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Sökning: WFRF:(Harley JB)

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1.
  • Lu, R, et al. (författare)
  • Genetic associations of LYN with systemic lupus erythematosus
  • 2009
  • Ingår i: Genes and Immunity. - 1466-4879 .- 1476-5470. ; 10:5, s. 397-403
  • Tidskriftsartikel (refereegranskat)abstract
    • We targeted LYN, a src-tyosine kinase involved in B-cell activation, in case-control association studies using populations of European-American, African-American and Korean subjects. Our combined European-derived population, consisting of 2463 independent cases and 3131 unrelated controls, shows significant association with rs6983130 in a female-only analysis with 2254 cases and 2228 controls (P=1.1 x 10(-4), odds ratio (OR)=0.81 (95% confidence interval: 0.73-0.90)). This single nucleotide polymorphism (SNP) is located in the 5' untranslated region within the first intron near the transcription initiation site of LYN. In addition, SNPs upstream of the first exon also show weak and sporadic association in subsets of the total European-American population. Multivariate logistic regression analysis implicates rs6983130 as a protective factor for systemic lupus erythematosus (SLE) susceptibility when anti-dsDNA, anti-chromatin, anti-52 kDa Ro or anti-Sm autoantibody status were used as covariates. Subset analysis of the European-American female cases by American College of Rheumatology classification criteria shows a reduction in the risk of hematological disorder with rs6983130 compared with cases without hematological disorders (P=1.5 x 10(-3), OR=0.75 (95% CI: 0.62-0.89)). None of the 90 SNPs tested show significant association with SLE in the African American or Korean populations. These results support an association of LYN with European-derived individuals with SLE, especially within autoantibody or clinical subsets.
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2.
  • Namjou, Bahram, et al. (författare)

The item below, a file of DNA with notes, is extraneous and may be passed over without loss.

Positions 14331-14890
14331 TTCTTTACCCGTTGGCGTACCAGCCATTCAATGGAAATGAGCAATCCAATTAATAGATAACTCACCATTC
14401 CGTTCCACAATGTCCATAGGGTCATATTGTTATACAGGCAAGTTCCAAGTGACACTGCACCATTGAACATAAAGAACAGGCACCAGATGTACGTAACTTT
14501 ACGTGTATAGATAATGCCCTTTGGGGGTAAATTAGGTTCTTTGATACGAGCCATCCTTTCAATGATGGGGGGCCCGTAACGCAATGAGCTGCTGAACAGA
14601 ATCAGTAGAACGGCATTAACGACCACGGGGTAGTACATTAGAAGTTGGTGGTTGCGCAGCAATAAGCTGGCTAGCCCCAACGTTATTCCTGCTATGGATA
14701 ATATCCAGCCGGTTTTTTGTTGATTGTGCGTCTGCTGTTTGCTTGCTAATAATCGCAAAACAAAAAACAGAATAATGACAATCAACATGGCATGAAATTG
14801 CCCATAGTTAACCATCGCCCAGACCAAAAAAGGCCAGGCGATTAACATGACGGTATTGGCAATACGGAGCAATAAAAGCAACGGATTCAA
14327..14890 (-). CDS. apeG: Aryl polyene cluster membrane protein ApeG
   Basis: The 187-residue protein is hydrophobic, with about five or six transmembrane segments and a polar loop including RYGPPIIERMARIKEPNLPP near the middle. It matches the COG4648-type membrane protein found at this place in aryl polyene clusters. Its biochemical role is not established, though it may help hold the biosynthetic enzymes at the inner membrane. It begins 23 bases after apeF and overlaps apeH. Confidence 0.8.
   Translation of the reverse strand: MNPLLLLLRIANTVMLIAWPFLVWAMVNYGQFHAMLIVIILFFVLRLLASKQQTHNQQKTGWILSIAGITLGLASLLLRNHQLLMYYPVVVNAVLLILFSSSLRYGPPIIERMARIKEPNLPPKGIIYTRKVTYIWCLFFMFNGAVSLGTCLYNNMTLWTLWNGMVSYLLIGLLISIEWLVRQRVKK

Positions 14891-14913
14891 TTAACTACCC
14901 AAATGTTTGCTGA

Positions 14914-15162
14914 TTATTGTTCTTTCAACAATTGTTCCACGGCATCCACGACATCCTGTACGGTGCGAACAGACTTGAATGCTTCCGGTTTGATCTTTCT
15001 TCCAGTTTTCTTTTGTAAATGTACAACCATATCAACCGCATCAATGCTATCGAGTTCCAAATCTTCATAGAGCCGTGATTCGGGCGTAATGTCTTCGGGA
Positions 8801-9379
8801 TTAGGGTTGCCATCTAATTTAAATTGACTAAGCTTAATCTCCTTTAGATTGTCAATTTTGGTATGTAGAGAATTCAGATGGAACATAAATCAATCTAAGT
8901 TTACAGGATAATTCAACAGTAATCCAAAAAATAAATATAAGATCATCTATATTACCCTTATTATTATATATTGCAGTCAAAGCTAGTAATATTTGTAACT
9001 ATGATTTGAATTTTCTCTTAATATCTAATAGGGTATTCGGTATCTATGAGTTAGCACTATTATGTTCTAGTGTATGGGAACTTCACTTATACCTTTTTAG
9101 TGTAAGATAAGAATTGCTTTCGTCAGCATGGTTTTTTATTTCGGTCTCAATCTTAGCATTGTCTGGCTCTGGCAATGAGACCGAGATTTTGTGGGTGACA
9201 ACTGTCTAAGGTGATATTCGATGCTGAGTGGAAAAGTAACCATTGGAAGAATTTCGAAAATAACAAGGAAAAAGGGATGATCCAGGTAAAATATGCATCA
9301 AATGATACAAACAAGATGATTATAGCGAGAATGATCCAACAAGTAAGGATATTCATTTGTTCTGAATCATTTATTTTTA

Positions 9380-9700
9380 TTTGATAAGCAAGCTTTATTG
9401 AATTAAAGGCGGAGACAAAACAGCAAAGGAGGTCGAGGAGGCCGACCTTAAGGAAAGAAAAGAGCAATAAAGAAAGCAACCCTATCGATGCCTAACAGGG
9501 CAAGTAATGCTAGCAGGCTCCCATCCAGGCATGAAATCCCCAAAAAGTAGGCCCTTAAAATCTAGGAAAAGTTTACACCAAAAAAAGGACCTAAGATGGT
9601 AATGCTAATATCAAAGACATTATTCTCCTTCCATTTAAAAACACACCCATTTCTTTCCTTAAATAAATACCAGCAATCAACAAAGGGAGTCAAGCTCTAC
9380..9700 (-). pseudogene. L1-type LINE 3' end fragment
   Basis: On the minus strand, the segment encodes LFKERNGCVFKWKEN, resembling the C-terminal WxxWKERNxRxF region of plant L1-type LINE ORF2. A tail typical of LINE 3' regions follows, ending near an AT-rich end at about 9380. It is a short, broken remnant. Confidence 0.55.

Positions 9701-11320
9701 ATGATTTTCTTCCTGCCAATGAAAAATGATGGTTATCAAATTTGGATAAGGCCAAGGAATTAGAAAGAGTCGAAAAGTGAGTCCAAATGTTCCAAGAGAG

• Evaluation of TRAF6 in a large multiancestral lupus cohort
  • 2012
  • Ingår i: Arthritis and Rheumatism. - 0004-3591 .- 1529-0131. ; 64:6, s. 1960-1969
  • Tidskriftsartikel (refereegranskat)abstract
    • Objective Systemic lupus erythematosus (SLE) is a heterogeneous autoimmune disease with significant immune system aberrations resulting from complex heritable genetics as well as environmental factors. We undertook to study the role of TRAF6 as a candidate gene for SLE, since it plays a major role in several signaling pathways that are important for immunity and organ development. Methods Fifteen single-nucleotide polymorphisms (SNPs) across TRAF6 were evaluated in 7,490 SLE patients and 6,780 control subjects from different ancestries. Population-based casecontrol association analyses and meta-analyses were performed. P values, false discovery rate q values, and odds ratios (ORs) with 95% confidence intervals (95% CIs) were calculated. Results Evidence of associations was detected in multiple SNPs. The best overall P values were obtained for SNPs rs5030437 and rs4755453 (P = 7.85 x 10(-5) and P = 4.73 x 10(-5), respectively) without significant heterogeneity among populations (P = 0.67 and P = 0.50, respectively, in Q statistic). In addition, SNP rs540386, which was previously reported to be associated with rheumatoid arthritis (RA), was found to be in linkage disequilibrium with these 2 SNPs (r2 = 0.95) and demonstrated evidence of association with SLE in the same direction (meta-analysis P = 9.15 x 10(-4), OR 0.89 [95% CI 0.830.95]). The presence of thrombocytopenia improved the overall results in different populations (meta-analysis P = 1.99 x 10(-6), OR 0.57 [95% CI 0.450.72], for rs5030470). Finally, evidence of family-based association in 34 African American pedigrees with the presence of thrombocytopenia was detected in 1 available SNP (rs5030437) with a Z score magnitude of 2.28 (P = 0.02) under a dominant model. Conclusion Our data indicate the presence of association of TRAF6 with SLE, consistent with the previous report of association with RA. These data provide further support for the involvement of TRAF6 in the pathogenesis of autoimmunity.